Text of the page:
Shabbat, Labor Day Weekend, and Torah Values

September 2, 2016

Every week, Jody Hirsh, the JCC's Judaic Education Director, provides a Judaic message that is featured at the top of the JCC's weekly email newsletter. Below is the Shabbat message for Friday, September 2, 2016.

Shabbat, Labor Day Weekend, and Torah Values

This Shabbat, Shabbat Re’eh, falls during Labor Day Weekend. We usually think of Labor Day as a time for picnics and barbecues, as final summer festivities, as a time for “last splash” at public swimming pools and beaches, and as the beginning of the autumn. However, Labor Day, a Federal Holiday  has a serious  history. It was established by President Grover Cleveland in 1894 in the aftermath of the violent Pullman Strike of 1894: 4,000 Pullman factory workers went on strike, 12,000 US Army troops were called in, 30 strikers killed, 57 wounded, $80 million in damage. Although labor unions seem like a thing of the past today, their significance cannot be underestimated. Among the accomplishments of the unions are:

Ending child labor

The 8 hour work day/ 40 hour work week

Paid overtime

Workers’ comp

Unemployment insurance

Minimum wage


Workplace safety requirements

Health insurance for workers

Paid vacations and sick leave

The struggle to create unions was a long and often violent one, and many of the leaders of the labor union movement from the 1880’s onward were Jewish. For many Jews, whether consciously or unconsciously, the idea of workers’ rights comes directly from the Torah. The Fourth Commandment forbidding labor on the Sabbath is the core of limiting the work week. In addition, the Torah, in its commitment to social justice has a lot to say about fairness to the poor worker:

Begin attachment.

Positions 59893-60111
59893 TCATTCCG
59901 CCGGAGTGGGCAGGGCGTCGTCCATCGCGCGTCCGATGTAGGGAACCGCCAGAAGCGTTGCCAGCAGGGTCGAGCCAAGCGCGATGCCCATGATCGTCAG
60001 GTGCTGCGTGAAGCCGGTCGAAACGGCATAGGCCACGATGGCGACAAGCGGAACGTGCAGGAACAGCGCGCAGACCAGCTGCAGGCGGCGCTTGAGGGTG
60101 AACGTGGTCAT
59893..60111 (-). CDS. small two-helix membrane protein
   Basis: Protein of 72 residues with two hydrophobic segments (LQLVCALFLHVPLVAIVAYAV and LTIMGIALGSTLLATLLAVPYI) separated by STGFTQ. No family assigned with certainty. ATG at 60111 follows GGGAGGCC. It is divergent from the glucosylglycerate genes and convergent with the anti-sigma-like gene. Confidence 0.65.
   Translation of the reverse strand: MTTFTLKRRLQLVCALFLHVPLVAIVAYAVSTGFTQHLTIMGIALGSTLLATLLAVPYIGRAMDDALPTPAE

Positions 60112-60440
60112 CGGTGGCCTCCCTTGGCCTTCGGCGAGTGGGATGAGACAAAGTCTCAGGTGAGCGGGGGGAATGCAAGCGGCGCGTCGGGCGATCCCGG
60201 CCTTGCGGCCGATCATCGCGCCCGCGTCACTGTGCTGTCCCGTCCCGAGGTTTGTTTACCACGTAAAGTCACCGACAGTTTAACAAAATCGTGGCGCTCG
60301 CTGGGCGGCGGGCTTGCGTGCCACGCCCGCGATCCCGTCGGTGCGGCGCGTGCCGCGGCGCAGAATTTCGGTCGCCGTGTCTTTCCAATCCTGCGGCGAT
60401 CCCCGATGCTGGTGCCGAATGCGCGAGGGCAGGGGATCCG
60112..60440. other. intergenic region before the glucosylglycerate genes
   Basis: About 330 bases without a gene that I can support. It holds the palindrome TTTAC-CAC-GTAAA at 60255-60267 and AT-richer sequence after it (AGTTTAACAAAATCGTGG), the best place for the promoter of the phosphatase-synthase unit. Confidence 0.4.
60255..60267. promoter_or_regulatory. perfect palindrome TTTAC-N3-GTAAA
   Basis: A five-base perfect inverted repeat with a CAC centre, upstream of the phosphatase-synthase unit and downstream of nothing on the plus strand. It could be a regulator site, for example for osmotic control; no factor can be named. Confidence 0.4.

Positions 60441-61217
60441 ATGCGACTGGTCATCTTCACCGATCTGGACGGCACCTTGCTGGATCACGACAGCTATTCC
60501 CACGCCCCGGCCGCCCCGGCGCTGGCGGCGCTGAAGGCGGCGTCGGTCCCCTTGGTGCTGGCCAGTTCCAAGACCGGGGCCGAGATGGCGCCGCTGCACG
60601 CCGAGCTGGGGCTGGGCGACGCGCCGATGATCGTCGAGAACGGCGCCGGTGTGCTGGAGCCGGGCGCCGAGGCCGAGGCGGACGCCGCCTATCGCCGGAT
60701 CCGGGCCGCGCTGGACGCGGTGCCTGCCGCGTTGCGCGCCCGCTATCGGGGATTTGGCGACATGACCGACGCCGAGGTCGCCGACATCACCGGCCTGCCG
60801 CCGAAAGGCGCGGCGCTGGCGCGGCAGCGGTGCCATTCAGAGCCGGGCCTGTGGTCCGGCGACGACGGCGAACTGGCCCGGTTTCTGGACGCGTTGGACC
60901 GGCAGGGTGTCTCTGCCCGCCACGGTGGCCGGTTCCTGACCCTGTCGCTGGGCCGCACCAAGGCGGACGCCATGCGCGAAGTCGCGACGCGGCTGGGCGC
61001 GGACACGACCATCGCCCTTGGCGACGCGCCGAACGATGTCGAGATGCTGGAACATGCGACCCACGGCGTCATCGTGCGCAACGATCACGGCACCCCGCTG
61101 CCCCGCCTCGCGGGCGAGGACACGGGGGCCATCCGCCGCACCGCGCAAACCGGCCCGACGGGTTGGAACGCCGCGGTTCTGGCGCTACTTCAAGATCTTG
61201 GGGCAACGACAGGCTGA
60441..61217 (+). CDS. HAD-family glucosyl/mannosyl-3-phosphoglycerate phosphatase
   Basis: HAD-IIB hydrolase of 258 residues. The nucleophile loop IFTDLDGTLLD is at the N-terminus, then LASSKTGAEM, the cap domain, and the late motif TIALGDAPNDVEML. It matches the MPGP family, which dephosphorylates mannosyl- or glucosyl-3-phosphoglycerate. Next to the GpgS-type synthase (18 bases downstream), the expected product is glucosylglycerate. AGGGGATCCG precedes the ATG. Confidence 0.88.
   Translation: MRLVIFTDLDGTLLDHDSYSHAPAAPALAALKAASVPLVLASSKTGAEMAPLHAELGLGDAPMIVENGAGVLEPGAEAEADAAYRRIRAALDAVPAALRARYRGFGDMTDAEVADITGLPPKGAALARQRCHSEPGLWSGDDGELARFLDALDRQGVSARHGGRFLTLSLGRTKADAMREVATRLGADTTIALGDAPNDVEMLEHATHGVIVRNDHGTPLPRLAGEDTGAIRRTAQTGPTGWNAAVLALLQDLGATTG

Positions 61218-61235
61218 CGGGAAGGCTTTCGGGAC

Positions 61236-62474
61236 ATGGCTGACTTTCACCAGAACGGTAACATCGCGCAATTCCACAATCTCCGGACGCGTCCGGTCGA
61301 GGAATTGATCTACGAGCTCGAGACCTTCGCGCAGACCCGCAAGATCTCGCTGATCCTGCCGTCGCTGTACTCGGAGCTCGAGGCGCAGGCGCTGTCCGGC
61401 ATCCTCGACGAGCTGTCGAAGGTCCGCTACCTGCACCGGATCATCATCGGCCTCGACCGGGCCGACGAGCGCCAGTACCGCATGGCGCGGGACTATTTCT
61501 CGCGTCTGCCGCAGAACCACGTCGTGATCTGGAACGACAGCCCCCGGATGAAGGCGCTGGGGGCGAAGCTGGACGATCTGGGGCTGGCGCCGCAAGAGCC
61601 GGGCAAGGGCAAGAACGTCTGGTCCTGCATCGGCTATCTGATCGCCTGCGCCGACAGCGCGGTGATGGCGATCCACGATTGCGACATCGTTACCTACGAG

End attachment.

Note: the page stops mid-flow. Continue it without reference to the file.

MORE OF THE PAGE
• You shall not keep the payment of a worker overnight until morning. (Leviticus 19:13) On this day you should give him his wages, the sun should not set on it, because he is a poor man and his life depends on it…. (Deuteronomy 24:15)
      • [If you lend a man money, taking his coat as a pledge,] . . . you shall not go to sleep in his pledge; you must return the pledge to him at sundown, that he may sleep in his coat and bless you . . .

It’s no wonder that so many Jews, religious and non-religious alike, were activist in the labor union movements one hundred years ago. The obsession for justice is part of our collective roots going all three thousand years. Almost 100 years ago, the Forverts, the left-leaning daily secular Yiddish newspaper in New York City published an account of a Chicago convention of the International Ladies Garment Workers’ Union. The glowing account is full of glowing praises reminiscent of Biblical language calling on Jewish to be a light unto the Nation is almost messianic in tone:

The I.L.G.W.U. stands now in the foremost ranks of the American labor movement, mothe materially and spiritually. It is one of the most important unions in the country. It has won for its members such conditions that very few of the real American unions may compare with it. Spiritually it is in every respect one of the most progressive. It responds to every movement for justice, for light. It is always prepared to help the workers in other trades in their struggles to help the oppressed and the suffering. - (Forverts, May 3, 1920)

Shabbat Shalom

For more information on the Pullman Strike and the beginnings of the trade unions, click here